WASHINGTON – Multiple sclerosis, a neurodegenerative disease that has not improved and affects about 2.8 million people worldwide, is largely due to an infection with the Epstein-Barr virus, according to a new study by researchers at Harvard University.
Their findings, published in Science this week, seem crucial to a long-standing but hard-to-prove hypothesis, and were welcomed by outside experts because they felt the focus should now turn to prevention and cure.
“This is the first study to provide convincing evidence of a causal relationship,” said Alberto Ascherio, professor of epidemiology and nutrition at Harvard TH Chan School of Public Health, and senior author of the study in a statement.
“This is a big step because it suggests that most cases of MS could be prevented by stopping EBV infection, and that targeting EBV could lead to a cure for MS.”
EBV is a herpes virus that can cause infectious mononucleosis – sometimes called kiss disease – and stays in the host for the rest of its life.
MS is a chronic inflammatory disease that destroys the myelin sheaths that protect the nerve cells in the brain and spinal cord and causes vision problems, balance and mobility.
The idea of a link between the two had been studied for years, but it was difficult to definitively establish, due in part to the fact that EBV is very common, reaches about 95 percent of adults, and symptoms of MS begin to develop ten years after infection.
To investigate the issue, the researchers looked at more than 10 million young adults who had been in active service in the U.S. military for 20 years and identified 955 people who were diagnosed with MS during their service.
They analyzed blood serum samples taken every two years to determine the EBV status of the soldiers at the time of the first sample and the relationship between EBV infection and the onset of MS.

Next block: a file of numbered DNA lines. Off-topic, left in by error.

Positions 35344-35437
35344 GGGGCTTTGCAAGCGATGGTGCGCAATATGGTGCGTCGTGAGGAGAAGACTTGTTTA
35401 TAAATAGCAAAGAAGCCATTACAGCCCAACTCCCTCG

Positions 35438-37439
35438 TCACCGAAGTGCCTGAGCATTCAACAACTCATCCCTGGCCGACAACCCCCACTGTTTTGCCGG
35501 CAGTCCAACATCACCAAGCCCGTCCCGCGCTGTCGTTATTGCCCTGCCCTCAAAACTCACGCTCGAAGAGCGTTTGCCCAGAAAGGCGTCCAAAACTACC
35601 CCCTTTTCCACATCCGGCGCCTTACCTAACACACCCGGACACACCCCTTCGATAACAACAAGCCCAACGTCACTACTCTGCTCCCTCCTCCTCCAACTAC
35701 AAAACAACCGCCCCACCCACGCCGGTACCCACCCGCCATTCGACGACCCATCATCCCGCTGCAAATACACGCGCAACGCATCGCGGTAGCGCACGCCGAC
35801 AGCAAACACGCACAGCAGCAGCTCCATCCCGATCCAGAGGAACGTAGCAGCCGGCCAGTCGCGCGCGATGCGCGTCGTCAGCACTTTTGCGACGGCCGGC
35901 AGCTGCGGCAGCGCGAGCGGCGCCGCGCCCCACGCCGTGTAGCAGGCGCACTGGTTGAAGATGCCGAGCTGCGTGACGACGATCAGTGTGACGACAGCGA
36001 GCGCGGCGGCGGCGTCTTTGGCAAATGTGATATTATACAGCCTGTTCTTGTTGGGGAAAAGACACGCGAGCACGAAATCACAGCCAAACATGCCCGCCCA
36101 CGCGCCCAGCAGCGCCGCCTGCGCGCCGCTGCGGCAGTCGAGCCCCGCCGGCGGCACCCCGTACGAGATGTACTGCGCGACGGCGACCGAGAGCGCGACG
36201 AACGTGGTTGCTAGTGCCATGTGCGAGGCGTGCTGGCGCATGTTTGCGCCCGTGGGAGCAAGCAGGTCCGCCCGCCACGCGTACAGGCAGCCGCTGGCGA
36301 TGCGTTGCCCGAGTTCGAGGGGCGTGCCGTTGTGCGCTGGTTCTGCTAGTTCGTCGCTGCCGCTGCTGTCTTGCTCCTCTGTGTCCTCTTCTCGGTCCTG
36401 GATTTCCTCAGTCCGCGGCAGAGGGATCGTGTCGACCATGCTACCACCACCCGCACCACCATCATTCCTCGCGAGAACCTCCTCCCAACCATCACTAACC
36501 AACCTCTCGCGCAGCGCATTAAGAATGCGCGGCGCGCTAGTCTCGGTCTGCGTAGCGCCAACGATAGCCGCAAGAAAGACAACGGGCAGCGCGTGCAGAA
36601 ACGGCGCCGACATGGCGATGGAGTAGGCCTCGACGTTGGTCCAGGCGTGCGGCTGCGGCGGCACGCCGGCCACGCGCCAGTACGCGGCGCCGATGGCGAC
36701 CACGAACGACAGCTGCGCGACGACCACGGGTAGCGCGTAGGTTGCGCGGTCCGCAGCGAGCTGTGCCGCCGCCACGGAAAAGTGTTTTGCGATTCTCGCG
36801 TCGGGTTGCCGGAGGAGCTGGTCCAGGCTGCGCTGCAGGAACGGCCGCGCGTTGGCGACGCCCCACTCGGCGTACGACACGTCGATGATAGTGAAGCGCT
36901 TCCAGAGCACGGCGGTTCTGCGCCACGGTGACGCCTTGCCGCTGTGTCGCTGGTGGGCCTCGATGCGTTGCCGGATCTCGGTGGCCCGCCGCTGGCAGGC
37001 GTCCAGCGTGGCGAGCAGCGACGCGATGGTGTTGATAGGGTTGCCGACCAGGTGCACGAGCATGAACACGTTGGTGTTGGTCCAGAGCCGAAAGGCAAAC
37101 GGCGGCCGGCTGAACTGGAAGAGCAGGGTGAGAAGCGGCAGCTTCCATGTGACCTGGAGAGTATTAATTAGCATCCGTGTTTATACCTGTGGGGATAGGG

They found that the risk of MS increased 32-fold after EBV infection, but there was no increase in other viral infections.
Levels of a protein called neurofilament light chain, a well-known biomarker of MS, only rose after MS – and the authors were able to show that their finding could not be explained by other risk factors.
William Robinson and Lawrence Steinman of Stanford University write in a comment in the same journal because because everyone is infected with EBV but few get MS, genetic factors are “additional shadows” to MS after the first trigger.
They also noted some hypotheses about how EBV causes MS. These include the fact that some of the viral proteins may “mimic” the myelin sheath, causing the immune system to attack it.
Another idea is that EBV may turn certain immune cells, called B cells, against host cells.
Ascherio, author of a new study, said, “There is currently no way to effectively prevent or treat EBV infection, but targeting an EBV vaccine or virus with EBV-specific antiviral drugs can ultimately prevent or cure MS.”
Moderna began a clinical trial of the mRNA EBV vaccine this month. Development is even more important because of the new discovery.